The normalisation of hate often goes hand-in-hand with normalisation of the 'otherisation' of the minorities
Crossing the thresholds of tolerance, whether economic or social, can garner votes in the short term. But in the long term, this can destroy a nation.
As I write comes the news that the political and economic crisis in Sri Lanka is worsening, sometimes by the hour. The Sri Lankan rupee has plunged to a record low to become the world’s worst-performing currency as the island nation grapples with looming debt payments, nationwide protests and an economic emergency affecting everyday life.
What lessons do these developments hold for India?
Sri Lanka’s crisis came up in a recent four-hour meeting that Prime Minister Narendra Modi had with some senior bureaucrats. The media reports note that a few officials flagged fears of India going the Sri Lanka way if some states continue with “populist schemes” which in their view were not economically sustainable. The officials reportedly said that the announcements made by some state governments, such as Punjab, Delhi, Telangana, Andhra Pradesh and West Bengal, are unsustainable and that solutions need to be found. They went on to warn that competition among political parties to outdo each other in offering “freebies” before every election will have serious repercussions on the finances of the Central and state governments over the long run.
The debate over the politics of freebies is not new. Clearly, no individual or state or country can live beyond its means for too long. However, the lack of consensus on what distinguishes a “freebie” from a scheme in the public interest, especially in times of economic distress, makes the discourse a lot more nuanced than some might like.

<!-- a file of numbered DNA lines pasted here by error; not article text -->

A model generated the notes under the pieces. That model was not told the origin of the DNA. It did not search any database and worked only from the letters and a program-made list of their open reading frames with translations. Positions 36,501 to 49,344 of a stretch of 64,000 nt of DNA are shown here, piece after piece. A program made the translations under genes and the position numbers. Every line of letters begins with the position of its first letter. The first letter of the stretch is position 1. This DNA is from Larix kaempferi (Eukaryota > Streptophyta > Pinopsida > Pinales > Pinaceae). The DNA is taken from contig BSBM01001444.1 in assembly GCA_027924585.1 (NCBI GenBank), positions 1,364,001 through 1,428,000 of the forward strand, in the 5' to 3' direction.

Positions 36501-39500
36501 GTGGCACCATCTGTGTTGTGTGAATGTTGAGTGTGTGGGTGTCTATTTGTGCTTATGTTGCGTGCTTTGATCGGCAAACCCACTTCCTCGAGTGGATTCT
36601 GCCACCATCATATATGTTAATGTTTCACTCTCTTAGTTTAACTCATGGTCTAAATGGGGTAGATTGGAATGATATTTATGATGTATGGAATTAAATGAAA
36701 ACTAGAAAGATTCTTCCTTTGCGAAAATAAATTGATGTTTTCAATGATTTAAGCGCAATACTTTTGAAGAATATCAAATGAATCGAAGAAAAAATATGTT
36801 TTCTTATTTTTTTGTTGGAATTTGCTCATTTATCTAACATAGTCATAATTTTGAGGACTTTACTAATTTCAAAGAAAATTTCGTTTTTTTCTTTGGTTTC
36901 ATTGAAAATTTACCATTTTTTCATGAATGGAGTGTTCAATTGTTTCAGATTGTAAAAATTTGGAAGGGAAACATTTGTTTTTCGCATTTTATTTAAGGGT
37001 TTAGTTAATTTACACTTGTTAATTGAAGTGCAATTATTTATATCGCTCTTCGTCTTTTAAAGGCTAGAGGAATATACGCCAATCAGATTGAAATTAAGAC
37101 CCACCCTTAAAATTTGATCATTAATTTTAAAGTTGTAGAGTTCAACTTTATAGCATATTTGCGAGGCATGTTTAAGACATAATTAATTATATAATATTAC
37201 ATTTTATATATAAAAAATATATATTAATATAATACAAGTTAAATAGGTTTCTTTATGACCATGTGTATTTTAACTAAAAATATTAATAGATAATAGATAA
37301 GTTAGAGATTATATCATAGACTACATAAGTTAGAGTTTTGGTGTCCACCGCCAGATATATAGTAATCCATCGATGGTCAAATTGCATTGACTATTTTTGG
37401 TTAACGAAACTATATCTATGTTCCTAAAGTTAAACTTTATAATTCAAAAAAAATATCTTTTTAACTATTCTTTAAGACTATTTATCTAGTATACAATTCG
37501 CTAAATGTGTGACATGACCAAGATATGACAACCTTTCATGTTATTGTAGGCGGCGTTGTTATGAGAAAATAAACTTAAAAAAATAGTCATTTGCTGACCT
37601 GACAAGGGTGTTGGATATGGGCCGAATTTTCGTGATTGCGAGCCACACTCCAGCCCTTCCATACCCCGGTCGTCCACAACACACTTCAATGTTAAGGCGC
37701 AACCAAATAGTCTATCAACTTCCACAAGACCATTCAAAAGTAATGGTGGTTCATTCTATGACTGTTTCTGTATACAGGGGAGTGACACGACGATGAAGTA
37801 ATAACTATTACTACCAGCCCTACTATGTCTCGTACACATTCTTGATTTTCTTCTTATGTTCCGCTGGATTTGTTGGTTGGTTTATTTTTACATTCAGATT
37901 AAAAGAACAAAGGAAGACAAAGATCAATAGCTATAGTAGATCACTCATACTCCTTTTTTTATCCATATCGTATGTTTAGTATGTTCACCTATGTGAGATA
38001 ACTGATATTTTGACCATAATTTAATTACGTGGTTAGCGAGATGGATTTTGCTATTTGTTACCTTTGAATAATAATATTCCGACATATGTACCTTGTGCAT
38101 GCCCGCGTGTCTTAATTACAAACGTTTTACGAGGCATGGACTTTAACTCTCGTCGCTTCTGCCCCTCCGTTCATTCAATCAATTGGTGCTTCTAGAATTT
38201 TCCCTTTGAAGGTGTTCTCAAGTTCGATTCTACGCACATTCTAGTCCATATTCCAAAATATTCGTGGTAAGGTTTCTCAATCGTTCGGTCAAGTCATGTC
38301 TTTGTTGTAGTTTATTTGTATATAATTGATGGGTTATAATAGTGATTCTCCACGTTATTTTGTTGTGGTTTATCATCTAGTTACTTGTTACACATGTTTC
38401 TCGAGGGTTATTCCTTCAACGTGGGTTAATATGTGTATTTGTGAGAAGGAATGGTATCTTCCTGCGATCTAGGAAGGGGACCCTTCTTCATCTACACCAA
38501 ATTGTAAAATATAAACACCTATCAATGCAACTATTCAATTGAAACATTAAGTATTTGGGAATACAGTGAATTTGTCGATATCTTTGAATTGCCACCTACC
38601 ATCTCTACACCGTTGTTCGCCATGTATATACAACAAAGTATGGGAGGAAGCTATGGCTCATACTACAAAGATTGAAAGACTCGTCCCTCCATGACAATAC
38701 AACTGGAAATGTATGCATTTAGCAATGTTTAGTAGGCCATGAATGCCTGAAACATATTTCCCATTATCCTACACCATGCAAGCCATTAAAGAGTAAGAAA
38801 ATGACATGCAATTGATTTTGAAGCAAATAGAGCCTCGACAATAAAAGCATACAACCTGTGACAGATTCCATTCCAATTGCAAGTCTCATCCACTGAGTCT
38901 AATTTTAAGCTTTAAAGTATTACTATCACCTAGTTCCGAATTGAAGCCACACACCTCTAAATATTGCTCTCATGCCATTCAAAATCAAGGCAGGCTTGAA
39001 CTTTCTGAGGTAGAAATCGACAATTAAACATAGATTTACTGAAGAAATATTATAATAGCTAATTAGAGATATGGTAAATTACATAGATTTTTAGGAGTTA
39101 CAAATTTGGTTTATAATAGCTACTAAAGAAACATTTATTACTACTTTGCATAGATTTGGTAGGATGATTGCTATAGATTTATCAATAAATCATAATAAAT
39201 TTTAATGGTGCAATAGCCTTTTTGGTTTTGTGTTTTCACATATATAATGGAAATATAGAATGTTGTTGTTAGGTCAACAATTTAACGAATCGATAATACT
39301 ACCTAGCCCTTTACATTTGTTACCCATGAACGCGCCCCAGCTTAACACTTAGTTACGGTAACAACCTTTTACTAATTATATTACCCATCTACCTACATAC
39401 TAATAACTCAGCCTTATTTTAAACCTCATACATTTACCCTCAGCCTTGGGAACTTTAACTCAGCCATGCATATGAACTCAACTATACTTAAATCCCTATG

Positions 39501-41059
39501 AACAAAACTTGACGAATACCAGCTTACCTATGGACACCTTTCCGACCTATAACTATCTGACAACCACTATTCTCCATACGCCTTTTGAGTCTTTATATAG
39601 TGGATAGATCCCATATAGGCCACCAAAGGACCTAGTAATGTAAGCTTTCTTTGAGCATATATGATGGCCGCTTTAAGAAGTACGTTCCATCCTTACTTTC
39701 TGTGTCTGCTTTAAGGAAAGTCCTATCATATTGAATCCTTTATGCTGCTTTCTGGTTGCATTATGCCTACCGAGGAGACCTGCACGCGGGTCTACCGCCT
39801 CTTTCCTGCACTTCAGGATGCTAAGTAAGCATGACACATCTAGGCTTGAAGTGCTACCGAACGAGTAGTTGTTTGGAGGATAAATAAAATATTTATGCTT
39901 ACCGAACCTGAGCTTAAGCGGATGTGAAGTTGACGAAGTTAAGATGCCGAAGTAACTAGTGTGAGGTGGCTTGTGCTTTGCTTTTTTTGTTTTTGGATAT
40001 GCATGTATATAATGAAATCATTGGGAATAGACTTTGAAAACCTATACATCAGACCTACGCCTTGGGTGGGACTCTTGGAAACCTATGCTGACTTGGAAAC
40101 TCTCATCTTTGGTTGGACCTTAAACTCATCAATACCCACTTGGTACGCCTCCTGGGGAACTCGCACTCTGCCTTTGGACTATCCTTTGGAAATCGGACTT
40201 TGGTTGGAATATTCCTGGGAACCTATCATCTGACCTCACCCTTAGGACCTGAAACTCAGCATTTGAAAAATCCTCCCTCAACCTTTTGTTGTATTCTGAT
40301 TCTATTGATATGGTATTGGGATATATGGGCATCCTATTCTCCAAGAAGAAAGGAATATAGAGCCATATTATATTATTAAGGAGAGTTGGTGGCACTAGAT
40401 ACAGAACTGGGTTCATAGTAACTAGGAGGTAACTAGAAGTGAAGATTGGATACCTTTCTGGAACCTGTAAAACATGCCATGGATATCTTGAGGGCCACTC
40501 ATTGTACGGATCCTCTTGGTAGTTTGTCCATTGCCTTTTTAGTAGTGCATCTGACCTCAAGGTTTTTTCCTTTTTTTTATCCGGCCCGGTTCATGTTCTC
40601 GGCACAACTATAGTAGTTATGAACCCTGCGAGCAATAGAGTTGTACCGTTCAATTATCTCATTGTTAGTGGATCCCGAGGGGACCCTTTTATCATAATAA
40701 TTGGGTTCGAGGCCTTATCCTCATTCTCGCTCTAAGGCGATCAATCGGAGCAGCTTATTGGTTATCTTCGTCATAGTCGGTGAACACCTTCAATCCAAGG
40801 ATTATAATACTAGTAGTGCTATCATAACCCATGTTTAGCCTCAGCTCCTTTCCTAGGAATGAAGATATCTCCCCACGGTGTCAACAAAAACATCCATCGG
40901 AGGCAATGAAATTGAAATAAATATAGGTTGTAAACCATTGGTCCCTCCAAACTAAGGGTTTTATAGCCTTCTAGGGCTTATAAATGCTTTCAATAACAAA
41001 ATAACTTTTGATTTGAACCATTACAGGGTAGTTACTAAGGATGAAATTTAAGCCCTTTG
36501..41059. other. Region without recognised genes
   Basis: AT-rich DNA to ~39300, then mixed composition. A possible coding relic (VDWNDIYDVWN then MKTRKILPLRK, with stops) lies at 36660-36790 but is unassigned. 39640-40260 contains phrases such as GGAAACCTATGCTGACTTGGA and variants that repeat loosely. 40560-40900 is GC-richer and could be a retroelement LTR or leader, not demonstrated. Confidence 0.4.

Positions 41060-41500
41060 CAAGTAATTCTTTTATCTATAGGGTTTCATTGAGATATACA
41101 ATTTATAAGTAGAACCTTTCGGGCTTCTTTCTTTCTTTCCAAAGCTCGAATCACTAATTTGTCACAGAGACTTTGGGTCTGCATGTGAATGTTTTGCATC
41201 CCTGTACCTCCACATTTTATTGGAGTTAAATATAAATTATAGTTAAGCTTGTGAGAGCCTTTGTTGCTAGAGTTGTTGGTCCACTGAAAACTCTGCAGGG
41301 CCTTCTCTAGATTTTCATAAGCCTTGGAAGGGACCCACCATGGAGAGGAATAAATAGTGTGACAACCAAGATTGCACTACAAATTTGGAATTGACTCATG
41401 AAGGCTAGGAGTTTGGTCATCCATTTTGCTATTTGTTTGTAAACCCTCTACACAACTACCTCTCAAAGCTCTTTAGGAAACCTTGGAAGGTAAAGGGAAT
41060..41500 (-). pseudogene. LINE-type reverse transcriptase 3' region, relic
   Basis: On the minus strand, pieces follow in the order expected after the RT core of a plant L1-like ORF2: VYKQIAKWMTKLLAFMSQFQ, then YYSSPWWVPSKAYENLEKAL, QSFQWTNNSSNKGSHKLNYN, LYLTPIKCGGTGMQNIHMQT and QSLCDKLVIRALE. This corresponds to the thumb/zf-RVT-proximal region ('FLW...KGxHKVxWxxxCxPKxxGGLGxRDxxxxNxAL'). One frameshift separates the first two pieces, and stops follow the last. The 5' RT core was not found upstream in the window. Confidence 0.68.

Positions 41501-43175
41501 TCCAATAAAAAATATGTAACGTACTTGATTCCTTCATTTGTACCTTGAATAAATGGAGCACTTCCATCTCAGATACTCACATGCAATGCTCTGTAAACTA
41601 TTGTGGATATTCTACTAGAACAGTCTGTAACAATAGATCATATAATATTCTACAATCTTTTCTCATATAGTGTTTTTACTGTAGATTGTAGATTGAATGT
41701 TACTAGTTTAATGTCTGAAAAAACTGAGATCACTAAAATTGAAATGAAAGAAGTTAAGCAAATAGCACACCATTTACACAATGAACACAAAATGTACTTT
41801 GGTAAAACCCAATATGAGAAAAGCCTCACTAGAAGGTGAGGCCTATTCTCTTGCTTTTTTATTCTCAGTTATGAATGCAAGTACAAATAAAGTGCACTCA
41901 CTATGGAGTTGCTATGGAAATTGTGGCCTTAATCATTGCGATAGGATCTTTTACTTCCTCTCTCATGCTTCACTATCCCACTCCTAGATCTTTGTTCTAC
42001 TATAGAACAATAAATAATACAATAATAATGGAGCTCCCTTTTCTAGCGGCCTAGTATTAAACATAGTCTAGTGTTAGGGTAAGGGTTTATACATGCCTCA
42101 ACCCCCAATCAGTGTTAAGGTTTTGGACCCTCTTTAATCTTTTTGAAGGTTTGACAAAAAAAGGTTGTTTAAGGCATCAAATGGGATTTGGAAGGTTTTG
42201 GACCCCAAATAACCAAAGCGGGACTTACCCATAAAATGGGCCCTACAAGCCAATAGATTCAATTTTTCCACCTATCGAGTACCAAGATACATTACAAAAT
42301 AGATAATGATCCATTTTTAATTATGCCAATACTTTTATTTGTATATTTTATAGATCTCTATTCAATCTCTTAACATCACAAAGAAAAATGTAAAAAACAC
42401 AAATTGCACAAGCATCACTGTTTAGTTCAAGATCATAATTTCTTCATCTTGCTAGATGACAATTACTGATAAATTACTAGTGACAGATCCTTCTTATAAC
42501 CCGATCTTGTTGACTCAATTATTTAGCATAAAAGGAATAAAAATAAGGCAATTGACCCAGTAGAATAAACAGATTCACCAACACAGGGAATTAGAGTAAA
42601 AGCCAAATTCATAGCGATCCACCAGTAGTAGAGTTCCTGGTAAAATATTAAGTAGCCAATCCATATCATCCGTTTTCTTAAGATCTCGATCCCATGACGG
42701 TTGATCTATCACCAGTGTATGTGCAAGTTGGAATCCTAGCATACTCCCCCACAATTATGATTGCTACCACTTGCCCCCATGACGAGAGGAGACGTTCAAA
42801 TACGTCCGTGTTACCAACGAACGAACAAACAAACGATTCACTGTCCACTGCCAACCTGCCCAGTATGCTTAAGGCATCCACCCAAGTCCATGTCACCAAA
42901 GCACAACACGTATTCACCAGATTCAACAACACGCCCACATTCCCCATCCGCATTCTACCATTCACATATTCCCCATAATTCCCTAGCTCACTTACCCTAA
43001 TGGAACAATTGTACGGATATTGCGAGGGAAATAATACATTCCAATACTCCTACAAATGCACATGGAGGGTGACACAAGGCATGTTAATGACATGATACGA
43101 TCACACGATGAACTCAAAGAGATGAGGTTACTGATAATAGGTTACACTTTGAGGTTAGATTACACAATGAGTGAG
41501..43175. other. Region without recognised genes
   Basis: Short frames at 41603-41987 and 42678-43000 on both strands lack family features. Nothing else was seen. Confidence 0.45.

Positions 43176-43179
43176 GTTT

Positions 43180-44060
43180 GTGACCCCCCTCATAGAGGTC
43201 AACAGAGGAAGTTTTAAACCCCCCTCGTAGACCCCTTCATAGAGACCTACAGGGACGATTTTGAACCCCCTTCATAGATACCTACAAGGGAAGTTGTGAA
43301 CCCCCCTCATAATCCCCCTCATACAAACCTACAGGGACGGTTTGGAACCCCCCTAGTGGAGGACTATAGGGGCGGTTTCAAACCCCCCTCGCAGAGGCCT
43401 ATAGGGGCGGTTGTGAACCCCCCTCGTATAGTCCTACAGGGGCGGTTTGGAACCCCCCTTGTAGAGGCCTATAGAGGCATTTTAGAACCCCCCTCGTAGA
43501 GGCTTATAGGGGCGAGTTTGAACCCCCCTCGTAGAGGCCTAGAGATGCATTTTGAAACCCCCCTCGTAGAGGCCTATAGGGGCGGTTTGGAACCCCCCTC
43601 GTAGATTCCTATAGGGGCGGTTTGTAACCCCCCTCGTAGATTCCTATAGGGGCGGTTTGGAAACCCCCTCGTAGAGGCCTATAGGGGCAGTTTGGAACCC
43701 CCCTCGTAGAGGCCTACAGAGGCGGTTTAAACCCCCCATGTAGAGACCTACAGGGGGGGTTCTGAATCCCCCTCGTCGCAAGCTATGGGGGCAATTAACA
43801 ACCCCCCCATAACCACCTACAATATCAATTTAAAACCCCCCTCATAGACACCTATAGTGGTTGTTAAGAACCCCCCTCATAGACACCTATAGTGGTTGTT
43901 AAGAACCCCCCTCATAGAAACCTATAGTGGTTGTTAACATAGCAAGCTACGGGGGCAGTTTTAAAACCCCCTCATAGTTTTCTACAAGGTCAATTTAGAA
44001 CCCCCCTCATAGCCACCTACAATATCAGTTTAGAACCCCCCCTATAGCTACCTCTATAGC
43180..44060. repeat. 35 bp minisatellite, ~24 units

That this list has only Opposition-ruled states has not gone unnoticed. The reality is that neither populism nor indebtedness is unique to Opposition-ruled states.
Many states, including those where the BJP is now in power, have run up steep debts. In a report titled “State Finances: A Study of Budgets of 2021-22”, the Reserve Bank of India has flagged the worrying level of debt and the debt-to-GDP ratio of states. States with high debts include several Opposition-ruled states such as Punjab, Rajasthan, West Bengal. They also include Uttar Pradesh, where the BJP has bounced back to power in the recent Assembly elections. Some argue that if a state is experiencing economic growth, it is very likely that there are social priorities which need resources and that leads to the debt levels going up. This argument should be applied even-handedly, to all the states.